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Commissioner: Lockdown was coordinated effort

Navajo Times | Rima Krisst

Only a few cars were funneling through Gallup’s eastside Historic Highway 66 roadblock checkpoint on Sunday morning.

 

GALLUP

For the past month, local, tribal and state leaders have struggled to come up with a plan to curb the alarming increase of COVID-19 cases in Gallup and McKinley County.

“The truth is now one in 70 people in our county has this virus,” said McKinley County Commissioner Bill Lee. “Those are crazy numbers.”

In response to requests from Gallup city officials, Gov. Michelle Lujan Grisham on Friday authorized a 72-hour lockdown of Gallup that came to a surprise to many and went into effect abruptly at noon when roadblocks with checkpoints were erected at various entrances to town.

Huge traffic bottlenecks developed as shoppers, residents and business owners scrambled to prepare for the 12-noon lockdown. At 11:30 a.m. there were still long lines at stores and ATM’s.

The closure of the city was to last until Monday at noon.

Lee explained that the lockdown was coordinated last Thursday with support of Navajo Nation president’s office, the governor of Zuni, the city, McKinley County, the Department of Emergency Management, law enforcement and the National Guard.


In order for Lujan Grisham to enact the Riot Control Act, a request had to come from the Gallup mayor, the McKinley County Commission or the sheriffs, said Lee.

The governor’s team decided it was the best action to take and requested letters from the city and county to move forward, he said.

State Sen. George Munoz also supported the idea and Lee said he believes a letter of support was also provided by the Navajo Nation president.

“It was a collaborative idea,” he said. “The Nation was in support of the Gallup lockdown.”

Jared Touchin, communications director for the president’s office, confirmed that President Jonathan Nez “spoke to the governor about it on Thursday” and also on Saturday.

Lee added that all parties advised Lujan Grisham that the state would need to help those impacted by the closure by providing resources such as water and food.

He acknowledged the rollout of the lockdown was perhaps not done in the best manner but now that it is in place it’s been effective.

“Things are quieting down,” Lee said on Sunday. “I certainly have seen far less traffic in town, which is a positive step in terms of reducing large crowds and getting people to focus on only going out when its absolutely necessary.”

Lee said the lockdown could be extended for another three days.

“We just don’t know yet,” he said.

However, Lee indicated Mayor Louis Bonaguidi is leaning toward extending the closure.

“I think that might be the right action to take,” said Lee. “There’s a concern that there will be a massive flood back into town and I think we kind of need to stagger that and make it more manageable.”

With the lockdown in force, all roads to into Gallup are closed and businesses are closed from 5 p.m. to 8 a.m. Vehicles may only have two persons.

Residents coming back into the city need to provide proof of residence. Exceptions are made for non-residents for emergencies and other matters relating to health and safety.

Lee said the city and county are also working to boost other measures such as making the wearing of masks mandatory.

“On Tuesday, we’re going to be giving store owners the power to do that if they want to do that,” he said.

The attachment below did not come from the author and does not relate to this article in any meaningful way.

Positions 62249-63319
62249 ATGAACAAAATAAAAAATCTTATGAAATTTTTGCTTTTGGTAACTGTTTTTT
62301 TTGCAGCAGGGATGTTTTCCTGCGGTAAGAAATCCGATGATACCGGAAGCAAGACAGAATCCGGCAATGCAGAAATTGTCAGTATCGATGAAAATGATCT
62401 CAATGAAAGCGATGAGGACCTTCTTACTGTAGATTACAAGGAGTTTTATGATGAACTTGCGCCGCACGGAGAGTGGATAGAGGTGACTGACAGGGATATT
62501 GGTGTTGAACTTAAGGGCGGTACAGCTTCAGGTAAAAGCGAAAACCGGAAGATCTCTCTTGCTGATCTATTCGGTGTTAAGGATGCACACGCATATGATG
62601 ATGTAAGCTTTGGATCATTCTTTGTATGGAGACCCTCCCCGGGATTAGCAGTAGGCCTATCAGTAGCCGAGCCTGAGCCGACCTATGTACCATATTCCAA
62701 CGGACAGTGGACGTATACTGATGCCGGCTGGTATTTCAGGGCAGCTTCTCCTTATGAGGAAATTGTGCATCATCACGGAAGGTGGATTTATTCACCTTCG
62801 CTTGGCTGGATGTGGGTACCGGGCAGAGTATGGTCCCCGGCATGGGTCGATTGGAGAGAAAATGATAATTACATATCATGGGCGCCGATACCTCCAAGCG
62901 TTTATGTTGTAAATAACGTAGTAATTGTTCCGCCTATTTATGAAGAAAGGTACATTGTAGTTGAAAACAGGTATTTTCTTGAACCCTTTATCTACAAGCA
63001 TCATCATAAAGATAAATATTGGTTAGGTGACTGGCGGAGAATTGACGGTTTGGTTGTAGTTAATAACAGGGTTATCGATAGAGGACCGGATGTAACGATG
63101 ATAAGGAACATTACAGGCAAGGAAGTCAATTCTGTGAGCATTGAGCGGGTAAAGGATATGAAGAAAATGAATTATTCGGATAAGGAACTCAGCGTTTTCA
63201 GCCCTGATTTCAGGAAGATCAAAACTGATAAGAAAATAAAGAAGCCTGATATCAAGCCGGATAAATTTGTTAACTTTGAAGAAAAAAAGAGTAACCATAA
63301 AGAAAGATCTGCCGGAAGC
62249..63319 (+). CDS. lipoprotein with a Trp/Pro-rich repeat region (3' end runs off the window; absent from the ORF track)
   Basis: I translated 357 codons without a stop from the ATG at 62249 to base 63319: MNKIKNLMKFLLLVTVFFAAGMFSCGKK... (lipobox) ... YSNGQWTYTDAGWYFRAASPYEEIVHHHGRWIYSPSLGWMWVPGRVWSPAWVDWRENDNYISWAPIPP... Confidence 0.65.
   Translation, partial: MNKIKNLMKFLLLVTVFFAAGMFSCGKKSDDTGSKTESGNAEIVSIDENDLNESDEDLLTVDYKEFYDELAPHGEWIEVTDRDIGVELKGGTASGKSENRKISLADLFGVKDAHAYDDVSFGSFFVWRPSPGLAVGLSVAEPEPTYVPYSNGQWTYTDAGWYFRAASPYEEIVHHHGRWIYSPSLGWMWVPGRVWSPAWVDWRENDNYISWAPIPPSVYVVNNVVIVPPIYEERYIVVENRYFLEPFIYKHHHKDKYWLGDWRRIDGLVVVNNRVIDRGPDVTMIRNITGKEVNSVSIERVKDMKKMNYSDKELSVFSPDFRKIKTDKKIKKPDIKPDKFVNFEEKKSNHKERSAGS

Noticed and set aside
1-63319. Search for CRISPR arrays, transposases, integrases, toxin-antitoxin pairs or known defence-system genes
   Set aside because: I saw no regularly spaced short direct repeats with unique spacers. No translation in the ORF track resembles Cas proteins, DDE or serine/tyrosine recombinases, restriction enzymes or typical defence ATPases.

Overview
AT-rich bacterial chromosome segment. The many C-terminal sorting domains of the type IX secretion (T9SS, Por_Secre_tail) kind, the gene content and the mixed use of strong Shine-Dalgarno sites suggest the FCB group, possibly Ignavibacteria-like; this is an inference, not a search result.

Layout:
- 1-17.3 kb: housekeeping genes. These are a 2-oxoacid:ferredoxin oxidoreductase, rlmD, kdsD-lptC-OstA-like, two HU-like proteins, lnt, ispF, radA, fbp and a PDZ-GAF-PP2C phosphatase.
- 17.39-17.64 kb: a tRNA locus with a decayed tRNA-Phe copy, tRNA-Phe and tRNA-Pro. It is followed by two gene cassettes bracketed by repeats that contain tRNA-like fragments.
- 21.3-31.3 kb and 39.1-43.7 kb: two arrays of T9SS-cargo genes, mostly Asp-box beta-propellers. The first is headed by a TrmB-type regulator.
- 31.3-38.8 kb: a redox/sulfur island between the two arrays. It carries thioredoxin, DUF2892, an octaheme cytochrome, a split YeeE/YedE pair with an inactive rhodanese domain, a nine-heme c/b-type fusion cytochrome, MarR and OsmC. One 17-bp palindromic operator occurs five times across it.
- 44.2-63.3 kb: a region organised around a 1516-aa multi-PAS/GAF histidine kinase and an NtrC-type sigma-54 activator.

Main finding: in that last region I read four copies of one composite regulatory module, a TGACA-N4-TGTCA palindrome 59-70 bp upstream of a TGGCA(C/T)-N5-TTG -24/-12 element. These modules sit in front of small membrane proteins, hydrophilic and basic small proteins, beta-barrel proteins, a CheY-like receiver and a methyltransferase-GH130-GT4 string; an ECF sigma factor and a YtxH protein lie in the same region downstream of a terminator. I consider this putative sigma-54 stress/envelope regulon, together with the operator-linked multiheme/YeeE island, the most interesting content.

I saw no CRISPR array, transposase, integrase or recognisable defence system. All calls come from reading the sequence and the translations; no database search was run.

While Lee agrees the feeling of the lockdown is a bit eerie, he hopes it will have an overall positive effect.

“If it doesn’t, we’ll need to relax it again,” he said.

He said he went though a checkpoint into Gallup on Saturday and everything went smoothly.

“I was very impressed with the care and compassion the state police and the National Guard were using in managing the checkpoint,” said Lee. “There were trying to move people as quickly, efficiently and politely as they could.”

He said while frustration is high among everyone having to deal with the pandemic, it’s important to for people to be courteous to each other and especially to front-line workers.

Lee explained that the officers manning the checkpoints are all wearing masks and gloves and avoiding unnecessary contact.

Lee says he believes that some course of action had to be tried because until now it has been pretty much “business as usual” at the stores and big box stores like Walmart have been reporting record sales.

When you look at other communities across the state, that’s not been the case, he said.

“This is not going to go on forever,” said Lee. “It may be extended another three days. If that’s the case, I’m OK with that.”

Lee emphasized that everyone needs to do their part to help stop the spread of the virus.

“Until we can get these numbers to come down, please everybody, just stay home,” he said.


About The Author

Rima Krisst

Reporter and photojournalist Rima Krisst has been with the Navajo Times since July of 2018, and covers our Arts and Culture and Government Affairs beats. Prior to joining the editorial team at the Times, Krisst worked in various capacities in the areas of communications, public relations, marketing and Indian Affairs policy on behalf of the Tribes, Nations and Pueblos of New Mexico. Among her posts, she served as Director of PR and Communications for the New Mexico Indian Affairs Department under Governor Bill Richardson, Healthcare Outreach and Education Manager for the Eight Northern Pueblos, Tribal Tourism Liaison for the City of Santa Fe, and Marketing Projects Coordinator for Santa Fe Indian Market. As a writer and photographer, she has also worked independently as a contractor on many special projects, and her work has been published in magazines. Krisst earned her B.S. in Business Administration/Finance from the University of Connecticut.

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